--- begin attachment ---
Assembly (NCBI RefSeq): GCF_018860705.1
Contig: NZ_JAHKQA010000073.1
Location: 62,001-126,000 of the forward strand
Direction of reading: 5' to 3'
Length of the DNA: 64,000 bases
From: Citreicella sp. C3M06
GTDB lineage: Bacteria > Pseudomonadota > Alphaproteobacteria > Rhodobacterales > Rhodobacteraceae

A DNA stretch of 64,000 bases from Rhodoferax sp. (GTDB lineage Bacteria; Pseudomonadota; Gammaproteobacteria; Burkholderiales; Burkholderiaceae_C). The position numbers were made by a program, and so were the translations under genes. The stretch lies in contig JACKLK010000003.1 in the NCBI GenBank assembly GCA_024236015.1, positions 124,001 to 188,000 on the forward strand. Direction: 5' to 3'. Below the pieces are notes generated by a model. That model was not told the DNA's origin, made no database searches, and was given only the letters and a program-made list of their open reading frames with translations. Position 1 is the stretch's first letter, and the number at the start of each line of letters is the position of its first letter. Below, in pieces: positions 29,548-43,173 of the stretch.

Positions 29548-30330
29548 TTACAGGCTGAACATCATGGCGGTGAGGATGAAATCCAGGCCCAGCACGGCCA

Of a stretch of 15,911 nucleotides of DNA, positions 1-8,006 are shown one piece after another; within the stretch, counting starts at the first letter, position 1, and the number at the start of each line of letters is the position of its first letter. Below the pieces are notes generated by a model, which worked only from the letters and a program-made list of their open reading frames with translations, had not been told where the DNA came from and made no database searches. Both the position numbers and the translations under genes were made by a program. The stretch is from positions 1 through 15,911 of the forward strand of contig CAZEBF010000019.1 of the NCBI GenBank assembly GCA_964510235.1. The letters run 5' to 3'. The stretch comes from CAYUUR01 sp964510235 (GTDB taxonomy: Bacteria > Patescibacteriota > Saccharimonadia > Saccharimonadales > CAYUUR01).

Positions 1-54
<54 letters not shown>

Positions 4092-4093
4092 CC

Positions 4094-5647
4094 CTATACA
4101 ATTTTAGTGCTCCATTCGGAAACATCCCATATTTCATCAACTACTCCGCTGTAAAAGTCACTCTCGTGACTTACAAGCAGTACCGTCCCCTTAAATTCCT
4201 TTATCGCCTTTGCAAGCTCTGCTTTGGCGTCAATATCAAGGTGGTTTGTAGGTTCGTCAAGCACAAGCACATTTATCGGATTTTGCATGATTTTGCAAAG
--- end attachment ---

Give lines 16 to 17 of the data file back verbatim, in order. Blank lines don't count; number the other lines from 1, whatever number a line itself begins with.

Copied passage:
Positions 4094-5647
4094 CTATACA